As a professional writer and editor for many years, I have dedicated my work to the fascinating exploration of anthrozoology and human-animal relationships. I hold a master's degree with experience in humanities, human-animal studies, ecocriticism, wildlife conservation, and animal behavior. My research focuses on the intricate relationships and dynamics between humans and the natural world, with the goal of re-evaluating and imagining new possibilities amid the uncertainty and challenges of the Anthropocene.

FAQs (Frequently Asked Questions) 

What is California’s state reptile?

California’s official state reptile is the Desert tortoise (Gopherus agassizii). This is different from California’s official state marine reptile, the Pacific leatherback sea turtle (Dermochelys coriacea).

Can you keep a desert tortoise as a pet?

It is illegal to touch a desert tortoise or to take one from the wild. However, you can have a desert tortoise as a pet, as long as it came from a legal source — but there are laws and guidelines for keeping them in captivity, so be sure to do your research first.

What should you do if you see a desert tortoise?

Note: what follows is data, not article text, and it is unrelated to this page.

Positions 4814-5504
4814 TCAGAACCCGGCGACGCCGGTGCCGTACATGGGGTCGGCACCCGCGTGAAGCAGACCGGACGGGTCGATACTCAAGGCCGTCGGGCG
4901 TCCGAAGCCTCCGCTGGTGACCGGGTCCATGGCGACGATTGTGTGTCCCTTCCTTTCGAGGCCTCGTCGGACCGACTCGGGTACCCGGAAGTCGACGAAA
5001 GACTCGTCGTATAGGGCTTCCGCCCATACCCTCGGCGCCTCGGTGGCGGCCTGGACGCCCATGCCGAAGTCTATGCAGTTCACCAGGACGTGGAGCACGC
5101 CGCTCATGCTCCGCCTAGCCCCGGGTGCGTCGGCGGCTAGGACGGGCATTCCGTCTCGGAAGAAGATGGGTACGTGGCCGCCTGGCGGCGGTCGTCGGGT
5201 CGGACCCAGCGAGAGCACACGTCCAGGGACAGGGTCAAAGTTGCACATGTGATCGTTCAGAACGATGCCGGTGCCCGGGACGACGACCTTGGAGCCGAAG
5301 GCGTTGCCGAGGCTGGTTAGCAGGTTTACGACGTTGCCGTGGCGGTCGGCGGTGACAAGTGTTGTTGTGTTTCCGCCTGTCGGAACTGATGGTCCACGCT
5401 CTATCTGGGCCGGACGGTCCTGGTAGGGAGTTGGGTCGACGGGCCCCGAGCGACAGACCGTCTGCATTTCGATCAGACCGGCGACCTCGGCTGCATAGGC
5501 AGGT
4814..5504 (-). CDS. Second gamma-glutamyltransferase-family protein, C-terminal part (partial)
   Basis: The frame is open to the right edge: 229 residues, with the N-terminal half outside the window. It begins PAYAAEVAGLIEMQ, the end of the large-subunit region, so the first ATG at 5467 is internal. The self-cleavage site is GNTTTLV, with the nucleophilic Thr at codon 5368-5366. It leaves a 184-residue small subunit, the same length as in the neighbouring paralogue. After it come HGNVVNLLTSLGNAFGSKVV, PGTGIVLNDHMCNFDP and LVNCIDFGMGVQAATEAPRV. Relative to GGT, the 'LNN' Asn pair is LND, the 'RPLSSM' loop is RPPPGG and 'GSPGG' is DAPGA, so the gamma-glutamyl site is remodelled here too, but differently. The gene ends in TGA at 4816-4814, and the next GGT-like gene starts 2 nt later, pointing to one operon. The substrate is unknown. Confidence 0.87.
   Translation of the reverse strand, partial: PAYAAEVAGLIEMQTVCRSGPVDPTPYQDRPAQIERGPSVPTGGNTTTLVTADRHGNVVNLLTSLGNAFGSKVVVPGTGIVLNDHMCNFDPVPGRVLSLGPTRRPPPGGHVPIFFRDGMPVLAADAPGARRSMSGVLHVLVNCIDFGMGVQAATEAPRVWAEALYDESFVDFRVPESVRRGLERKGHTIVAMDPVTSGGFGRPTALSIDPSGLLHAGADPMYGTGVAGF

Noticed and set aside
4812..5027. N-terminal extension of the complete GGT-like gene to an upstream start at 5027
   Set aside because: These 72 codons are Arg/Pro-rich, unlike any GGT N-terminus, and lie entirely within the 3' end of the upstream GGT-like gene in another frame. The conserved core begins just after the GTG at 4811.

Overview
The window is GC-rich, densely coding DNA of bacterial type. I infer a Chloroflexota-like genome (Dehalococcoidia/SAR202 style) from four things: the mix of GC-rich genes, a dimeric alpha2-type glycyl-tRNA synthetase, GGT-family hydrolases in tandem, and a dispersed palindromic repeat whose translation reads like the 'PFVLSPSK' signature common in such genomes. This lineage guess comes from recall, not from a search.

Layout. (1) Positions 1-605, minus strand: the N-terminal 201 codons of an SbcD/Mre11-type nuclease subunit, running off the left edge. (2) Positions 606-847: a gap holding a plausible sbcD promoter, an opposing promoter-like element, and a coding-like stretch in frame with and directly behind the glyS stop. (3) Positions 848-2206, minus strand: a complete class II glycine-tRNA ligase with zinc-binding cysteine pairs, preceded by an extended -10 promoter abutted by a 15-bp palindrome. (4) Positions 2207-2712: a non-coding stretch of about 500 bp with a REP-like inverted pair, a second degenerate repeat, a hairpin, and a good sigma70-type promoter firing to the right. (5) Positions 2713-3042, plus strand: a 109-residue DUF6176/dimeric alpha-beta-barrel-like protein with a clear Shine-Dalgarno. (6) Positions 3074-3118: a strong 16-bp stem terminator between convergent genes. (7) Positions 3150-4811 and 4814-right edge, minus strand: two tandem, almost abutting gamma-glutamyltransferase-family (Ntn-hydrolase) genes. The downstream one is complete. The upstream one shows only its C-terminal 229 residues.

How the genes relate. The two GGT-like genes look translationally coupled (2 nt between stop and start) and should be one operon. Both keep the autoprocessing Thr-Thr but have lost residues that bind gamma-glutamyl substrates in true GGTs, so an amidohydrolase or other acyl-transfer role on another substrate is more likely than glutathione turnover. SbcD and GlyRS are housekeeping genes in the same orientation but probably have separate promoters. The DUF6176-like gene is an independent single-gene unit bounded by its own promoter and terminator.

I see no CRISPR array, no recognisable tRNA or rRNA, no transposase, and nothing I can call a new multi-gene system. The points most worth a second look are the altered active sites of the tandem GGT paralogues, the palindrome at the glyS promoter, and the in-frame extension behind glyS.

If you spot a wild desert tortoise, remember — hands off! However, if it’s on a road with lots of traffic, help it out by gently guiding it off the road to safety.

If the tortoise is in imminent danger, you may gently and carefully move it to a safer place. Approach it slowly and carefully from the front (don’t come up behind the tortoise, that will scare it!), and gently pick it up. Hold the tortoise close to the ground as you move it, and take it away from the danger in the direction it was already traveling. If there is a bush nearby, place the tortoise there.

If you find an injured tortoise or one that is trapped, contact the California Department of Fish and Wildlife or the Bureau of Land Management (BLM) Wildlife biologist at 760-384-5400.

If you see a desert tortoise outside of its usual habitat, there is a good chance that it is a stray pet. Do your best to make sure it stays out of harm’s way, and try to locate its owners in your area. You can also get in touch with the California Turtle & Tortoise Club.

How can you help desert tortoises?

Keeping your trash contained is one of the simplest, yet most effective ways to help the desert tortoise. If we keep all of our garbage securely stored away, ravens will stay away. This means the unhealthy balance between ravens and tortoises in the Mojave Desert can be restored more quickly.

Thank you for reading! Have some feedback for us? Contact the AZ Animals editorial team.